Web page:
Go Savefood 2019-02-12T11:20:33+00:00

Go Savefood Project

There are eight associations and clusters from the Food Industry in diverse Autonomous Communities involved within this project, all seeking to collaborate with their agrifood businesses in analysing the current situation of Food Waste within the Food Industry, and to establish action and collaboration measures to minimise it.

The entities participating in this project are:

  • ASOCIACIÓN DE LA INDUSTRIA ALIMENTARIA DE CASTILLA Y LEÓN – VITARTIS
  • AEI CLÚSTER ALIMENTARIO DE GALICIA (CLUSAGA)
  • ASOCIACIÓN DE INDUSTRIAS DE ALIMENTACIÓN DE ARAGÓN – AIAA
  • ASOCIACIÓN EMPRESARIAL DE ALIMENTOS DE ANDALUCÍA – LANDALUZ
  • ASOCIACIÓN EMPRESARIAL DE INDUSTRIAS ALIMENTARIAS DE LA COMUNIDAD DE
  • MADRID – ASEACAM
  • CLUSTER AGROALIMENTARIO DE NAVARRA – NAGRIFOOD
  • CLUSTER DE ALIMENTACIÓN DE EUSKADI
  • FEDERACIÓN EMPRESARIAL DE AGROALIMENTACIÓN DE LA COMUNIDAD VALENCIANA
  • FEDACOVA

This project aimed to establish strategies and to strengthen the deployment of specific actions by the Agrifood Industries to significantly reduce food waste, to achieve better mid and long-term use of resources, and to make a positive impact in terms of the agrifood chain sustainability.

To achieve these targets, the following specific objectives were proposed:

  • Find out – in as much detail as possible – the amount, type and characteristics of food waste in food companies that are partners of the Task Force members, as well as strategies to reduce their current levels of waste.
  • Identify the types of waste in each production subsector, and establish whether or not they are avoidable depending on applicable regulations, available technology, market demands, and detect potential areas within the production process where this waste can be reduced.
  • Gather information regarding strategies and management alternatives, good practices and success stories in managing wasted food, and provide the food companies with this information in a drawn up and ordered format so they can implement preventive or corrective actions and therefore achieve effective implication of the private sector.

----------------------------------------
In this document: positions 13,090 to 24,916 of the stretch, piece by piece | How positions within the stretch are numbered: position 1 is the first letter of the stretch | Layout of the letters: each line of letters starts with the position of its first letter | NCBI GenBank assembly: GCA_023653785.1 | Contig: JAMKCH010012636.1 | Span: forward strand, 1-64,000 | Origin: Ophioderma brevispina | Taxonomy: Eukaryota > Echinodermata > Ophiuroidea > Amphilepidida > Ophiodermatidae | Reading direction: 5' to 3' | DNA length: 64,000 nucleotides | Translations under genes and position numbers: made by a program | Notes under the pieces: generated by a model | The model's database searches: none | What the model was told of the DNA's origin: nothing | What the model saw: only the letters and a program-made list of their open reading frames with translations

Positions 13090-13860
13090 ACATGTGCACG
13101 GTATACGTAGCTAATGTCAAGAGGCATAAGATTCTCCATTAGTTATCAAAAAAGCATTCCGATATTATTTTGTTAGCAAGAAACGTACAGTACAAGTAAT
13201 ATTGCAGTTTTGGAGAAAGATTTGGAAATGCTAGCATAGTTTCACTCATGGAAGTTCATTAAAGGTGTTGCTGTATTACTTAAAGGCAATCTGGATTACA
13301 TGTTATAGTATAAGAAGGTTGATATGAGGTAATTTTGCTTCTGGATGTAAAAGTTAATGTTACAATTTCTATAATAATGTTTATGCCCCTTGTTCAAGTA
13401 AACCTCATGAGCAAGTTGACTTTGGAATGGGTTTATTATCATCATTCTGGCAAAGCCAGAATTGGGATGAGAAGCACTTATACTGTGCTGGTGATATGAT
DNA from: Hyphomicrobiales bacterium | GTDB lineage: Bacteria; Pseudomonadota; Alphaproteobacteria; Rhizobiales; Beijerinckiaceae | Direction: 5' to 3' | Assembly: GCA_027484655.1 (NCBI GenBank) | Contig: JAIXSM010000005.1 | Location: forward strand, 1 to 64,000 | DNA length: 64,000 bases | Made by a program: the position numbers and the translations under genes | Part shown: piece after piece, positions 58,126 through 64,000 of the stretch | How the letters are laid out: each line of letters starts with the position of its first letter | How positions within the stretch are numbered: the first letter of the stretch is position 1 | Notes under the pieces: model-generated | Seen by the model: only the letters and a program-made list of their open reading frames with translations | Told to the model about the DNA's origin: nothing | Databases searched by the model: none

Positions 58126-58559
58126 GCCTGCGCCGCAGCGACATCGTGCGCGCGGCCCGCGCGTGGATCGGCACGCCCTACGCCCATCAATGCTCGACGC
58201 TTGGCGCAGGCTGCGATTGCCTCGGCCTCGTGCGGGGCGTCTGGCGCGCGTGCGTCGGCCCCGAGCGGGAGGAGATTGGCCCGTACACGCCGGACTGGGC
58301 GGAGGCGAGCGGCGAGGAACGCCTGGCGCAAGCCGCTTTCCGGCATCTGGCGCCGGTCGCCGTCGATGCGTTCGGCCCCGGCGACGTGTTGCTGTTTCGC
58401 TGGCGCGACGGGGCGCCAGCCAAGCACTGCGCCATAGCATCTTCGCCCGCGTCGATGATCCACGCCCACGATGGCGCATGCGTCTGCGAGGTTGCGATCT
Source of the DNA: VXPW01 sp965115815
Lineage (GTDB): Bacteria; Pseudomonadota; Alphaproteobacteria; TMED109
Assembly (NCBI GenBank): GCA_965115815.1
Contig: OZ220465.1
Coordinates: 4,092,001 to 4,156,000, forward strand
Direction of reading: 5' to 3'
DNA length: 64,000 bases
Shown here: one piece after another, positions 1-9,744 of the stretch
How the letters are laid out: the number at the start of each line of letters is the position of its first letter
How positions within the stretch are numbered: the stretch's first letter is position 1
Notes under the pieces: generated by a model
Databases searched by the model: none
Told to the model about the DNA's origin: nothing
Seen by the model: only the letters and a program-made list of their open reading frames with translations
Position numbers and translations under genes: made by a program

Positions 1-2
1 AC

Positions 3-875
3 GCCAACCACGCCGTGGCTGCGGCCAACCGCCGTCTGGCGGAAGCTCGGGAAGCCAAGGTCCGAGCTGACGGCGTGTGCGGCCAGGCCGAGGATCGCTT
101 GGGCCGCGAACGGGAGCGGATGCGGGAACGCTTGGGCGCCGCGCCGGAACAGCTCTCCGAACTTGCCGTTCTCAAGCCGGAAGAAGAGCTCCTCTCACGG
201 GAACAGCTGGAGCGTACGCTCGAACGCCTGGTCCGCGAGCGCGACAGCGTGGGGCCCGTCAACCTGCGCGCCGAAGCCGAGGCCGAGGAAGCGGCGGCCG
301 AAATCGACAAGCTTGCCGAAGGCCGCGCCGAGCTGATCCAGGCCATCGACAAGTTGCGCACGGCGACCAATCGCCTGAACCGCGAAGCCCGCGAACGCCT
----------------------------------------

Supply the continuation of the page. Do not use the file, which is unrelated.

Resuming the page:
• Establish priorities for specific future studies: to obtain higher-value added products from unavoidable waste generated in a specific subsector…
  • Raise awareness in food companies, in the sector as a whole and among the general public, about the responsibility at each stage of the chain to improve food waste management.

CONCLUSIONS

The following conclusions have been drawn from the final study carried out in over one hundred industries, within the framework of the work carried out by the Task Force Go Savefood:

  • 56% of the companies highlight that the most losses arise during internal handling and processing (mechanical, thermal, biological, etc.).
  • In the analysis linked to the finished product, 62% ensure that the largest amount of losses occur through returns to distributors. Breakages and product expiry are also among the most frequent causes.

This work highlights that despite losses also occurring during manufacturing, they have reduced considerably in recent years thanks to the optimisation and digitalisation of the food industry’s production processes. According to figures from the FAO, in the European Union alone an average of 173 kilos of food are wasted per citizen each year. In the supply chain, from the producer to the distributor passing through the industry, globally up to a third of food destined for human consumption could be lost.

Animal food

The waste generated upon receiving raw materials, in transforming them and during the external handling process and storage, is destined mainly for animal food, though some is also refuse and discards. The discards channel opens up a door to research and to developing solutions for reuse.

This initiative is within the framework of the National Rural Development Plan 2014-2020 funded by the Ministry of Agriculture, Fisheries and Food and the European Agricultural Fund for Rural Development (EAFRD).

Total funding amount: €75,509.49, 80% co-financed with European Union EAFRD funds.